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Power of the Word International Conference VI
1 - 4 July 2020, The Loyola Institute, Trinity College Dublin Ireland
Anticipated conference fee EUR 150 (with Early Bird offer of EUR 120) will include registration to all days as well as refreshments throughout. Bookings to open in early December.

The Call of Literature:

Theology, Philosophy and Literature in Conversation

Confirmed keynote speakers for the 2020 conference include: 

Marta Gibińska (Jagiellonian University, Krakow, Poland)

Daniel Hadas (King's College, University of London, UK)

Garry L. Hagberg (Bard College, New York, USA)

David Jasper (University of Glasgow, UK)

Declan Kiberd (University of Notre Dame, Indiana, USA and Dublin, Ireland)

Jean-Pierre Sonnet SJ (Gregorian University, Rome, Italy)

Abraham B. Yehoshua (University of Haifa, Israel)

The Conference will also include a poetry-reading event with Prof. Eiléan Ní Chuilleanáin,the current Ireland Professor of Poetry.

The sixth Power of the Word Conference will explore aspects of the ‘call of literature’, for authors and audiences alike. 

How do writers and critics understand it? What does it mean to speak of a ‘vocation’ to write and what have theologians and philosophers got to say on the matter? In what sense can we speak of readers being called to literature?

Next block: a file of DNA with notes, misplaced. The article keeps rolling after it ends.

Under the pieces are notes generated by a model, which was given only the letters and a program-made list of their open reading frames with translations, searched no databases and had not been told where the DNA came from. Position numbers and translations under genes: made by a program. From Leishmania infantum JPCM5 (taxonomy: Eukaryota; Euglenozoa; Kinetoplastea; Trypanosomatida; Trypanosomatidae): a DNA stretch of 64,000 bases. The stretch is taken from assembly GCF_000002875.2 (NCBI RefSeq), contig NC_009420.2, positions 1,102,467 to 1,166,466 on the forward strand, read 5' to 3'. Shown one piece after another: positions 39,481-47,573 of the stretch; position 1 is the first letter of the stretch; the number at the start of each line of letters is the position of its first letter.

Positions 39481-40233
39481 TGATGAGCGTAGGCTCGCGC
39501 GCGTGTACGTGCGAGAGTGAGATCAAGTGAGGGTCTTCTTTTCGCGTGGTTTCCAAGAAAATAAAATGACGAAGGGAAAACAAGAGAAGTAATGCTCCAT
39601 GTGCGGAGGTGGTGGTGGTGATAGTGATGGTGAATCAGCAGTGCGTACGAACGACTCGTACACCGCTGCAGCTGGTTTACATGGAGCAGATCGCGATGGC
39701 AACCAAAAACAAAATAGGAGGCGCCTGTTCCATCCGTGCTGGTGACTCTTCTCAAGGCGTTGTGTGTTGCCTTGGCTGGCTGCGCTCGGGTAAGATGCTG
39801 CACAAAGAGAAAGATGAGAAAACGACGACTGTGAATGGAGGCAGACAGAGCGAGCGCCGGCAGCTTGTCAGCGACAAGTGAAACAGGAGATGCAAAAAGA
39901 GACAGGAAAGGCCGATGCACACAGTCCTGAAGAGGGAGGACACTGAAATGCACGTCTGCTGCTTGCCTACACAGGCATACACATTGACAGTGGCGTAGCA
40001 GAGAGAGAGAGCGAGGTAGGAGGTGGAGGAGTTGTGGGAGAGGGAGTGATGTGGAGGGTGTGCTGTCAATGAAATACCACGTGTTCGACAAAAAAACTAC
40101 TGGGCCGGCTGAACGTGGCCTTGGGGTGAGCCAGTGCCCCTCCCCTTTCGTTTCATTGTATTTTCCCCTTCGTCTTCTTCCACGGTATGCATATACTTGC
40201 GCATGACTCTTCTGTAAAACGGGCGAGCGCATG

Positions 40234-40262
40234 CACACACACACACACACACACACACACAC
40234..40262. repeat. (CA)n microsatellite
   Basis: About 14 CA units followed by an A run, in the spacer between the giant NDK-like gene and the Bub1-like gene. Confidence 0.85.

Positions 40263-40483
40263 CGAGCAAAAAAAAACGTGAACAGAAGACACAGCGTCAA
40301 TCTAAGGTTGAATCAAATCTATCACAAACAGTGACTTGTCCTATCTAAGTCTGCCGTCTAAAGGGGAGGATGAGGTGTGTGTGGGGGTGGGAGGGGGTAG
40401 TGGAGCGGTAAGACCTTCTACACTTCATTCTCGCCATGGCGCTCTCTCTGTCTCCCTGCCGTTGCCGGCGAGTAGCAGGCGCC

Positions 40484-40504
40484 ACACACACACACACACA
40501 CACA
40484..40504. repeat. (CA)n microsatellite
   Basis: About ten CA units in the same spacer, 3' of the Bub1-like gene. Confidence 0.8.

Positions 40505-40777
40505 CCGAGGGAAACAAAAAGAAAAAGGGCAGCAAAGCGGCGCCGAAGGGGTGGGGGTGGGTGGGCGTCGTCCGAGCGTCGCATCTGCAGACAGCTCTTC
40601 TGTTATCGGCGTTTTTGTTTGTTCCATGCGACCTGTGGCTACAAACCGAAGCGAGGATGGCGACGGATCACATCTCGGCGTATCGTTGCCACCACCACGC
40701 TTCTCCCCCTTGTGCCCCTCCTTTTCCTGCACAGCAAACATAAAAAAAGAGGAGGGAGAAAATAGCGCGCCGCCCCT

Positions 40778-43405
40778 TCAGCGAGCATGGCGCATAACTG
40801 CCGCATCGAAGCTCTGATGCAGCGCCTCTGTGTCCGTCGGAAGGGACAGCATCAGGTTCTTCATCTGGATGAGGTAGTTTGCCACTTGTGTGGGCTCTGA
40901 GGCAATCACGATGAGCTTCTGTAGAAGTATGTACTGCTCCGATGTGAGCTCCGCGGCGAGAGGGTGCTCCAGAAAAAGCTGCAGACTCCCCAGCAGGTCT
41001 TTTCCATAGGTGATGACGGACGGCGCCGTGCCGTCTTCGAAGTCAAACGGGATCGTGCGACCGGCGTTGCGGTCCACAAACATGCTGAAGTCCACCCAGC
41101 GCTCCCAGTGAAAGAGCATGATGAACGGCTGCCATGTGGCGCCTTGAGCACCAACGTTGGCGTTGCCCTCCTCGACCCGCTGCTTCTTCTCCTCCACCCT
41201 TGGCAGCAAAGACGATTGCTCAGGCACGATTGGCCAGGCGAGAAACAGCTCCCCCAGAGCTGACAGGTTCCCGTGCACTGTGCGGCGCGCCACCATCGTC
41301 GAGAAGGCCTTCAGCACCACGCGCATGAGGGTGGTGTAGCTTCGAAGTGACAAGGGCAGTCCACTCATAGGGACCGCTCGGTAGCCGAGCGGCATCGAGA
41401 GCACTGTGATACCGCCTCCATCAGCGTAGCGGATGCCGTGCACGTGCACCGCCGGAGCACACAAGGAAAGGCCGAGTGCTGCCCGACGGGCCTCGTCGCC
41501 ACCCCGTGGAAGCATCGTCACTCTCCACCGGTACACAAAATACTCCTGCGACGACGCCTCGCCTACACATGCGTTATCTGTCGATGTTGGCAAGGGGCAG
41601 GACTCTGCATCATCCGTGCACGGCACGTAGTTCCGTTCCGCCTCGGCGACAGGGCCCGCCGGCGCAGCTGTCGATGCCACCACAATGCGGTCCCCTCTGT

However we might resolve these questions, we are still left with a profound problem. Is the spirit of literature necessarily an ‘angel of light’? Or does the call of literature sometimes prove to be a siren song? 

Reading is ‘dangerous’, wrote Marcel Proust, when, ‘rather than waking us to the inner life of our soul, it tends to take its place’ (Sur la lecture,1906).The many different ways that we experience literature, as authors or readers, invite questions about discernment, authenticity, truth, beauty and much else besides. 

The conference aims to explore, without geographical or chronological restrictions, the ‘call of literature’, the problems of discernment that it introduces for literary authors and their readers, and philosophers’, theologians’ and critics’ recourse to the literary.